Italian architectural research studio Space Caviar has constructed Dixit Algorizmi: The Garden of Knowledge, an indoor garden with reflective steel steps for the Uzbekistan pavilion at this year’s Venice Art Biennale.
The installation at the Uzbekistan National Pavilion mirrors the interiors of the Quarta Tesa, an old shipbuilding warehouse at the Arsenale – one of the international contemporary art exhibition’s two main sites.
The layout of the 500-square-metre garden is informed by the garden at the House of Wisdom, an academic centre in 9th-century Baghdad where medieval scholars, including the renowned Persian mathematician Muhammad al-Khwarizmi, studied.
Visitors at the 59th Venice Art Biennale can walk across the shiny floor of the installation and sit on glossy steps around what resemble traditional water basins.
“Gardens are very important in the tradition of Islam and the Arabic tradition in many parts of Central Asia,” said Joseph Grima, co-founder of Space Caviar.
“While today we’re accustomed to thinking of buildings and enclosed spaces such as research labs and universities as the space for the production of knowledge, in the days of al-Khwarizmi, gardens were typically the points of encounters, of discussion,” Grima told Dezeen.
Space Caviar constructed the interiors of Uzbekistan’s first pavilion at the Biennale in Venice from pine wood and sheets of stainless steel, which Grima chose to create the illusion of water.
The material choice also means that when the installation is dismantled at the end of the seven-month-long Biennale, the steel can be melted and turned back into metal sheets once again.
“Stainless steel was chosen to create the effect of walking on water — one of the perceptions that you have when you are inside the pavilion is that you are in a liquid landscape,” Grima explained.
“This was one of the effects that we wanted to achieve with the pavilion, we wanted to create a landscape that was kind of a miracle, that suggested a dream more than a literal garden,” he added.
“We see it as a technologically augmented landscape in that sense.”
Throughout the Venice Art Biennale, the Uzbekistan pavilion will host a program of workshops and public events on the history of technological development in art with digital artists such as Andrés Reisinger.
Visitors will also be able to listen to Uzbek piano compositions against a backdrop of floral sculptures and hanging clouds of sea lavender by Berlin-based Studio Mary Lennox.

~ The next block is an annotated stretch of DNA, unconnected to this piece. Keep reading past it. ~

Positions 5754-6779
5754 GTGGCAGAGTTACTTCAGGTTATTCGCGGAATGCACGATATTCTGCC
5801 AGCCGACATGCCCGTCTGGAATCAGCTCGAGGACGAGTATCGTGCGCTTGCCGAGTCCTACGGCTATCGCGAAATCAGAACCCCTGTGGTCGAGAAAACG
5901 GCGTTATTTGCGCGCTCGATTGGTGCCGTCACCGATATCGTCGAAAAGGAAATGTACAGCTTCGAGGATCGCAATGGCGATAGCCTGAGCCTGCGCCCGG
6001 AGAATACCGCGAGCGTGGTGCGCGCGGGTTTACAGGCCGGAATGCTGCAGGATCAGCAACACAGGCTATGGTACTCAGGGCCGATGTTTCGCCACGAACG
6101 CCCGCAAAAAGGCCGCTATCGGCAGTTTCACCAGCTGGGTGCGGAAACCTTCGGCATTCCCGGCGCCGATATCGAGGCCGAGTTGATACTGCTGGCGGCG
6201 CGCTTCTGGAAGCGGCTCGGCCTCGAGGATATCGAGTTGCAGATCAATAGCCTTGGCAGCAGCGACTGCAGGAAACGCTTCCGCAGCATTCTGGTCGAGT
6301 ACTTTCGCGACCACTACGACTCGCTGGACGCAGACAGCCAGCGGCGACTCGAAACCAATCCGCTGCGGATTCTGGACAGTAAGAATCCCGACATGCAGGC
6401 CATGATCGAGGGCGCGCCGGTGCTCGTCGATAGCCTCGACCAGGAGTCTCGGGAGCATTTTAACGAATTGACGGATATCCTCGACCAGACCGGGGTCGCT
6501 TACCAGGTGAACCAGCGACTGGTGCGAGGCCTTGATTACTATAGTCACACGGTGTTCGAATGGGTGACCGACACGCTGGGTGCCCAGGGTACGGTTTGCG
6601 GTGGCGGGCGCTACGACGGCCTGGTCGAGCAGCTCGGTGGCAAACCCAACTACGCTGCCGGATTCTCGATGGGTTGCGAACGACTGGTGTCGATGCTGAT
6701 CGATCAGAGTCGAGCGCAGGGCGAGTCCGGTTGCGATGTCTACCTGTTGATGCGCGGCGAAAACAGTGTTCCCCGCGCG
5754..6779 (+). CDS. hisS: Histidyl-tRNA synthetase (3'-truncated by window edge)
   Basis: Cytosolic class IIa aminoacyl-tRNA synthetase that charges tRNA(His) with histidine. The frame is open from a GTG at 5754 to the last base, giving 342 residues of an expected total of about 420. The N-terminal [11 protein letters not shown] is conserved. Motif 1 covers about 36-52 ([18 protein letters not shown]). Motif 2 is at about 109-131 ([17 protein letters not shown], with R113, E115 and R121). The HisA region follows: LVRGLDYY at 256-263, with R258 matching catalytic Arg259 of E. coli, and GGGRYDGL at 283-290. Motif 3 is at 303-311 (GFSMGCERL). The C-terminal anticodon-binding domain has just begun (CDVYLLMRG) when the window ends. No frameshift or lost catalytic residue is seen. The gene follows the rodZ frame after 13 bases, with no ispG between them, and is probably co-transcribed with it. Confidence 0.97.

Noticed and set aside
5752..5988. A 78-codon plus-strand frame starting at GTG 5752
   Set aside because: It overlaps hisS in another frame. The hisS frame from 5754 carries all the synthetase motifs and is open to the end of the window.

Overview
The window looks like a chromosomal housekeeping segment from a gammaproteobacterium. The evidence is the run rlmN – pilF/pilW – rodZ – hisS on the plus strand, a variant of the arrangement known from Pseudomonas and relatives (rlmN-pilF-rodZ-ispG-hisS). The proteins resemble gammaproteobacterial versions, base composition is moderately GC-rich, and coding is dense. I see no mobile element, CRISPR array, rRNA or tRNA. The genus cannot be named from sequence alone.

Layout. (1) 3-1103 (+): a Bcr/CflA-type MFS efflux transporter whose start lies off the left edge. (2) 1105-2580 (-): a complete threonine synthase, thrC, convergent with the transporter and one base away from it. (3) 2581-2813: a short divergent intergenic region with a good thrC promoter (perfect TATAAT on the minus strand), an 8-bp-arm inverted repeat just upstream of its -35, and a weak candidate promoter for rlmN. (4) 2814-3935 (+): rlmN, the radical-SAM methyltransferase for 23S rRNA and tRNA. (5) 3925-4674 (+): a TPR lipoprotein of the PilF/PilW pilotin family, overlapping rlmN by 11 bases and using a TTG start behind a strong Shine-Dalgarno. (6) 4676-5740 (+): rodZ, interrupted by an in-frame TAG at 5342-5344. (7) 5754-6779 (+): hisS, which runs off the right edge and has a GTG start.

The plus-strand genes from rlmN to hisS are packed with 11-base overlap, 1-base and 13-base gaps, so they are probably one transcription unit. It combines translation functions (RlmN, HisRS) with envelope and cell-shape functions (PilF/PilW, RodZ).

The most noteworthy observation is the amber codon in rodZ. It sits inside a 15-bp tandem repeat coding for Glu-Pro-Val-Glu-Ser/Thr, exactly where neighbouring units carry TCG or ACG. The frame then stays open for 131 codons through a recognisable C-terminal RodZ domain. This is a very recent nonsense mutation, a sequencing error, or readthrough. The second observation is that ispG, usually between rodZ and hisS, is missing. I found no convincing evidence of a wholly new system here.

“We tried to transform our pavilion into an Islamic garden so that visitors could sit by the water, listen to various sounds, smell the air and enjoy the botanic installation,” said Gayane Umerova, executive director of the art and culture development foundation under the Ministry of Culture of the Republic of Uzbekistan.
“The Islamic garden is a place of rest and reflection par excellence, it provides means for contemplation through sensory experience – aromas, plants, water,” she told Dezeen.
“Undulating waters and ambiguous lines together with plants and smooth surfaces offer a meditative yet contemporary attitude to the interior of the pavilion, bringing together traditions and new technologies,” she continued.
Genoa-based Space Caviar was founded by Joseph Grima and Tamar Shafrir in 2013. The studio focuses on the intersection between design, technology, critical theory and the public space.
Previous projects have included an algorithmic journalism machine that produces magazines on the fly and an exhibition at Biennale Interieur that explored how perspectives on the home have changed over time.
Last year Grima took part in the Dezeen 15 virtual festival, where he proposed a new type of non-extractive architecture that conserves the earth’s resources.
Photography is by Gerda Studio.
Curation: Space Caviar and Sheida Ghomashchi
Commissioner: Gayane Umerova
Venice Art Biennale takes place from April 23 to November 27 in Venice. See Dezeen Events Guide for up-to-date details of architecture and design events around the world.
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